Now it’s YOUR TURN. When they call your name, report to the Range Officer with a holstered gun and loaded magazines in your possession. DO NOT do anything unless the Range Officer tells you to. One of the first things the R.O. will ask you is, “Do you understand the course of fire?” Now is the time to ask him anything you’d like. Be sure you fully understand what is expected of you before you proceed any further. Once you tell the R.O. that you understand, he will instruct you to, “Load and make ready.” From this point on, you (and your gun) MUST always face downrange and never break the 180 rule. You may now take a sight picture (if you so desire) with an UNLOADED (preferably) firearm. Once satisfied that your sights are still there and you remember what they look like, you may load your gun, put your safety on and reholster your gun. As you assume the start position, you’ll hear the R.O. say, “Are you ready?” If you aren’t, you’d better speak up! If not, tighten your seatbelt. He’ll next say, “Standby,” and 3 to 5 seconds later you’ll hear the electronic buzzer go off. As quickly and safely as you can, draw your gun (without shooting your foot or the R.O.’s foot) and engage the targets as per the course description. When you are done, you need to freeze in place, and keep the muzzle facing downrange. I know you want to turn around and hoop and holler at your buddies, but you have to clear your gun to the range officer’s satisfaction first. He’ll ask you, “If finished, unload and show clear.” You need to (in this order), remove the magazine, pull the slide back to eject the loaded round and hold the gun (muzzle downrange) in a position so the R.O. can visually confirm that the chamber is clear. Once he has done that, he’ll say, “If clear, hammer down and holster.” At this time you need to close the slide, pull the trigger allowing the hammer to fall on an empty chamber (further verifying that the gun is empty) and place your gun safely in your holster. The Range Officer will then declare, “The range is clear.” NOW you can turn around and show your friends that big shit eating grin on your face.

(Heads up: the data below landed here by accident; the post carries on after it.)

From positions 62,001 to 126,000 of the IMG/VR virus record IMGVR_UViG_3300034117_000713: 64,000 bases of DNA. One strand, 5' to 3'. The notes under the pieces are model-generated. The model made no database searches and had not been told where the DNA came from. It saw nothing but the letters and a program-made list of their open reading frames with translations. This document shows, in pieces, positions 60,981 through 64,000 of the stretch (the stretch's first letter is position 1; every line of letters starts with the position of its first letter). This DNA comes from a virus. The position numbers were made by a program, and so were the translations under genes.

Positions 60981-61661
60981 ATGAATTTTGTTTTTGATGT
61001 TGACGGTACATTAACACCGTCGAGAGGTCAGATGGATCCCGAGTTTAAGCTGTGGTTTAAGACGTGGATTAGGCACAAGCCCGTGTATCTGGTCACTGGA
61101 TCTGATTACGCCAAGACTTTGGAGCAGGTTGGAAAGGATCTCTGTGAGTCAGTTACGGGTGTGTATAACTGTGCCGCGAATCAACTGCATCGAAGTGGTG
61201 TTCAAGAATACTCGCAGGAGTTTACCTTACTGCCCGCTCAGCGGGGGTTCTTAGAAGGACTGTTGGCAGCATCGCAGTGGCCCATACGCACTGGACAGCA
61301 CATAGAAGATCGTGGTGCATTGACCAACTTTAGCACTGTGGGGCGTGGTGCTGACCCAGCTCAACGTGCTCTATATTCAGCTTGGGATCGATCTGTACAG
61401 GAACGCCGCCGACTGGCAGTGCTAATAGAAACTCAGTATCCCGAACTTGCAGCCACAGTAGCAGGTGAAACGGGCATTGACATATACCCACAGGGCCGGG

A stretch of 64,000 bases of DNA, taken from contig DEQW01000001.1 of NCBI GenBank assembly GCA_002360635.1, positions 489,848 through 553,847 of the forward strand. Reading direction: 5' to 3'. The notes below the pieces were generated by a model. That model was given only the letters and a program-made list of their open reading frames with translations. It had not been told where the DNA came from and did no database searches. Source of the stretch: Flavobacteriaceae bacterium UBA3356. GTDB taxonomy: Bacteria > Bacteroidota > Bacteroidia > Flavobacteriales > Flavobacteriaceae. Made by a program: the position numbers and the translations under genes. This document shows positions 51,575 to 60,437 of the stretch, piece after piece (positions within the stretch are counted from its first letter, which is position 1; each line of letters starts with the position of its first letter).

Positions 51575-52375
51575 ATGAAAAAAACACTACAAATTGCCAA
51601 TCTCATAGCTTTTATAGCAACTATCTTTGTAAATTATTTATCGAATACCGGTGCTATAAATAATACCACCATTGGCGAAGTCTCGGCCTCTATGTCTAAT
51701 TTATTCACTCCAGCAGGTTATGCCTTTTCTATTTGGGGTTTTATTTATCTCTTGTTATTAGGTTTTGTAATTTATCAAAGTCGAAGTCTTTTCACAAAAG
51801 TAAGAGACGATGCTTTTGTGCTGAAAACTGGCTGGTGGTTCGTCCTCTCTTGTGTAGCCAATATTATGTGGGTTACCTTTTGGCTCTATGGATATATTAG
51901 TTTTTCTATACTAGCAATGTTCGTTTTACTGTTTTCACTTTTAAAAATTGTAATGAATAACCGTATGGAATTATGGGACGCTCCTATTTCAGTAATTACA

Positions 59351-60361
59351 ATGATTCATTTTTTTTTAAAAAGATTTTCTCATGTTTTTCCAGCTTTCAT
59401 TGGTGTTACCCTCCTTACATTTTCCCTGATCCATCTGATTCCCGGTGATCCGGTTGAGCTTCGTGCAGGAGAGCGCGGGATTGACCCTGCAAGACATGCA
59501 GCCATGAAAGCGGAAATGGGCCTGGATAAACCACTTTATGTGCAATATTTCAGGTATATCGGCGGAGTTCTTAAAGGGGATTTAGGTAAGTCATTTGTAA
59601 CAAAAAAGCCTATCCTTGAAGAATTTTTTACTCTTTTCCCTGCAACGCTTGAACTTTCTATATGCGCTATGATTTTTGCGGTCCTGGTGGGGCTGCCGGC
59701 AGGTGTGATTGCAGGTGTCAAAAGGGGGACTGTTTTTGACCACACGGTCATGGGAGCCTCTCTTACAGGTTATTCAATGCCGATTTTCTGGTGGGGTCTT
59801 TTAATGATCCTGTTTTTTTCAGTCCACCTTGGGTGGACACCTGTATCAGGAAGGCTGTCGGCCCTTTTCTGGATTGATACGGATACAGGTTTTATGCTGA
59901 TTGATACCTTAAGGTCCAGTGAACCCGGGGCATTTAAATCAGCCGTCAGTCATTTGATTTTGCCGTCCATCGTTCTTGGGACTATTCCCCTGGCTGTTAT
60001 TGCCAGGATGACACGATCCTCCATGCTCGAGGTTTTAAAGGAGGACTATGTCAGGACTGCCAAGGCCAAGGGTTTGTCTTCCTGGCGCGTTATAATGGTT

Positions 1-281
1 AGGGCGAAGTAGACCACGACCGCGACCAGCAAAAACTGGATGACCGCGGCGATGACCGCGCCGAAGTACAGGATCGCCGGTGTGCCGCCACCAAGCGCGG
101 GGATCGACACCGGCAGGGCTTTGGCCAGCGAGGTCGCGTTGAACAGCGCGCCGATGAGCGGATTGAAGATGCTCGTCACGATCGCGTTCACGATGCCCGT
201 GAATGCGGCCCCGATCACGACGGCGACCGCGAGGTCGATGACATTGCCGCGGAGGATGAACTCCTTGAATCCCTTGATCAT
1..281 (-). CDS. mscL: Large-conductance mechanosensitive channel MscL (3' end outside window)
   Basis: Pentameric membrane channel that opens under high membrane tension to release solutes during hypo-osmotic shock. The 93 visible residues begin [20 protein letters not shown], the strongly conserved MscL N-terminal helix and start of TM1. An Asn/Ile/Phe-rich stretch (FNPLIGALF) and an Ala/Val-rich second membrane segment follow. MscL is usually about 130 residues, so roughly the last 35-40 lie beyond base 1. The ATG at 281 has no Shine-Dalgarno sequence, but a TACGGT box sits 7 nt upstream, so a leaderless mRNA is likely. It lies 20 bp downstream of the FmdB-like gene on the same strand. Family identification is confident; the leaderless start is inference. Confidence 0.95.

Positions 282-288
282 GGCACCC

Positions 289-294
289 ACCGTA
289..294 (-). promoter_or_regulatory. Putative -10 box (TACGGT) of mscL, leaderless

At this time you should follow the R.O. and scorekeeper as they score your targets. Word of advice: NEVER touch your targets. If you question the hit value assigned to a target, bring it to the R.O.’s attention at that time and do not allow them to paste that target until the dispute has been settled. Once all targets have been scored the last thing you need to do is SIGN your scoresheet (optional at local matches).
BASIC SAFETY RULES
There are many basic safety and match competition rules, all are found in the USPSA website (www.uspsa.org), but the primary safety rules are listed below. Remember, safety must be YOUR first concern as we are competing with real guns and ammo and when done in an unsafe manner can cause serious injury or worse. So for that reason a safety infraction carries the very harsh penalty of “disqualification,” or match DQ. This means you must put your gun away and will not be allowed to continue the competition. For egregious infractions, you may be asked not to return.
180 Degree rule: Allowing the muzzle of your gun to break the 180 degree plane (an imaginary plane based on a line straight down the middle of the range/stage and 90 degree perpendicular in either direction, left or right, as viewed by the shooter) failure to comply results in a match disqualification.
Finger in trigger guard while loading, reloading, moving with a loaded firearm (and NOT engaging targets). During many courses of fire you will be required to move or reload between different shooting positions with a loaded weapon. New shooters are encouraged to walk first and focus more on accuracy (and safety!) than speed, but you may run if you can safely do so. One of the primary safety rules for this situation is that your trigger finger must be well clear of (and visible to the R.O.) the trigger guard. If he sees that you have your finger inside of the trigger guard he may (but is not required to) shout a warning of “finger” or “trigger.” If you fail to comply with a safety rule you will be stopped and disqualified from the match.
Sweeping: Sweeping is when you allow the muzzle of your loaded gun to point towards any part of your body (hand, leg, foot). Obviously, this would be a match DQ and you might consider taking up another sport like golf or tennis, because you aren’t smart enough to play this one.
Accidental Discharge: Basically means that you allowed the gun to fire in an unsafe manner or direction. Usually associated with the gun going off while drawing or reloading or a round that is fired outside of the boundaries of the range or a round fired while you were not actually purposely engaging a target.
Handling of a firearm: Again, you may NOT handle your firearm at anytime unless under the direct supervision of an R.O. or in a safe area.